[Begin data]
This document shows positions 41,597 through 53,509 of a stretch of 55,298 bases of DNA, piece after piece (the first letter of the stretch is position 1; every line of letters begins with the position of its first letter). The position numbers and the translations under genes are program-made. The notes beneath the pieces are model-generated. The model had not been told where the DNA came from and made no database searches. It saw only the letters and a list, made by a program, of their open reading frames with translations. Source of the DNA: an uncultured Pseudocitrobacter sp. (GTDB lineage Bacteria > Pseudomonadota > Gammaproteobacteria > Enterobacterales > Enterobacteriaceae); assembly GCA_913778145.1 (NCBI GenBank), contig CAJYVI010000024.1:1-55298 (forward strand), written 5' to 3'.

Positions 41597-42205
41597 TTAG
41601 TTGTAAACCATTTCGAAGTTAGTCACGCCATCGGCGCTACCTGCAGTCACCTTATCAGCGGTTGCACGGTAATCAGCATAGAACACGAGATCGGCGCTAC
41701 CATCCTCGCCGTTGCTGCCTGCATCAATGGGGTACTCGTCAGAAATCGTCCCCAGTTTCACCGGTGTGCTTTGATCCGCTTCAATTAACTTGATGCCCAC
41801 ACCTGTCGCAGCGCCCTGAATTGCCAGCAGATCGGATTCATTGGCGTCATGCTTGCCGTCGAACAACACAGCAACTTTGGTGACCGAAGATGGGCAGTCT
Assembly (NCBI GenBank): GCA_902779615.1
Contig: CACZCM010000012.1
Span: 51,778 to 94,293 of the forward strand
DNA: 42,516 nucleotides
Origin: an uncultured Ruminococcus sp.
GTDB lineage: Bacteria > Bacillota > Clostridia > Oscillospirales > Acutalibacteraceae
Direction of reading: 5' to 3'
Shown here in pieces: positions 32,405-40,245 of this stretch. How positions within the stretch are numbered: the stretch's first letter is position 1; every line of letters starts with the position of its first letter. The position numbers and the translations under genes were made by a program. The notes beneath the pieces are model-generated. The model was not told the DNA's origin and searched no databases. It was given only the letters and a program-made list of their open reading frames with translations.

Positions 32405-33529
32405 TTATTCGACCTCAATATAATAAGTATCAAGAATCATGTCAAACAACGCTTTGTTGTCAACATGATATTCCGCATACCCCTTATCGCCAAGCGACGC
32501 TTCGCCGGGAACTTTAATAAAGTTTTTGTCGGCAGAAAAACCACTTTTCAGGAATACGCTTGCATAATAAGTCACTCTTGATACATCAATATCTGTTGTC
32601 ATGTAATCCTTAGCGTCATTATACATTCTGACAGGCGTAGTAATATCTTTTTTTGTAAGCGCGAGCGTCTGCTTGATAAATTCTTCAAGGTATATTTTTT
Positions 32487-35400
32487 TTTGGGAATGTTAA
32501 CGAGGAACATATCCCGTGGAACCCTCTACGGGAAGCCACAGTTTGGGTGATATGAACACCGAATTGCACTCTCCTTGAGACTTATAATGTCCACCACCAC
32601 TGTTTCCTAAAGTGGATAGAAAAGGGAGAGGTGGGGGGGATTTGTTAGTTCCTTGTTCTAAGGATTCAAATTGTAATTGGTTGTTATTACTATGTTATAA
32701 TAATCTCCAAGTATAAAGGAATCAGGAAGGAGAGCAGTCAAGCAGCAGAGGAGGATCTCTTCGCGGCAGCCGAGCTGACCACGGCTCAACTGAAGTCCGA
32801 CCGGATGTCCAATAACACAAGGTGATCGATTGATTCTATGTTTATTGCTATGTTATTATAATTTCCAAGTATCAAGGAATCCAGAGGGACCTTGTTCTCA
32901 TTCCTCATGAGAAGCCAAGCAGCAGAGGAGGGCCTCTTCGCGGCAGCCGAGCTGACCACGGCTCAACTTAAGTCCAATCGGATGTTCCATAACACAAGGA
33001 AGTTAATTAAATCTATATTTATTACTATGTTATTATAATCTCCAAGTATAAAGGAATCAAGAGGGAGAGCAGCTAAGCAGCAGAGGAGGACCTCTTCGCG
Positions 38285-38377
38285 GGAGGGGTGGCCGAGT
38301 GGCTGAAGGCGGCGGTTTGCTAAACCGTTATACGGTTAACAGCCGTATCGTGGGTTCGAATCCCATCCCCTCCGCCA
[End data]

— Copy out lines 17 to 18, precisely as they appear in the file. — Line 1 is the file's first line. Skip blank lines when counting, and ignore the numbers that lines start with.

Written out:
32501 TTCGCCGGGAACTTTAATAAAGTTTTTGTCGGCAGAAAAACCACTTTTCAGGAATACGCTTGCATAATAAGTCACTCTTGATACATCAATATCTGTTGTC
32601 ATGTAATCCTTAGCGTCATTATACATTCTGACAGGCGTAGTAATATCTTTTTTTGTAAGCGCGAGCGTCTGCTTGATAAATTCTTCAAGGTATATTTTTT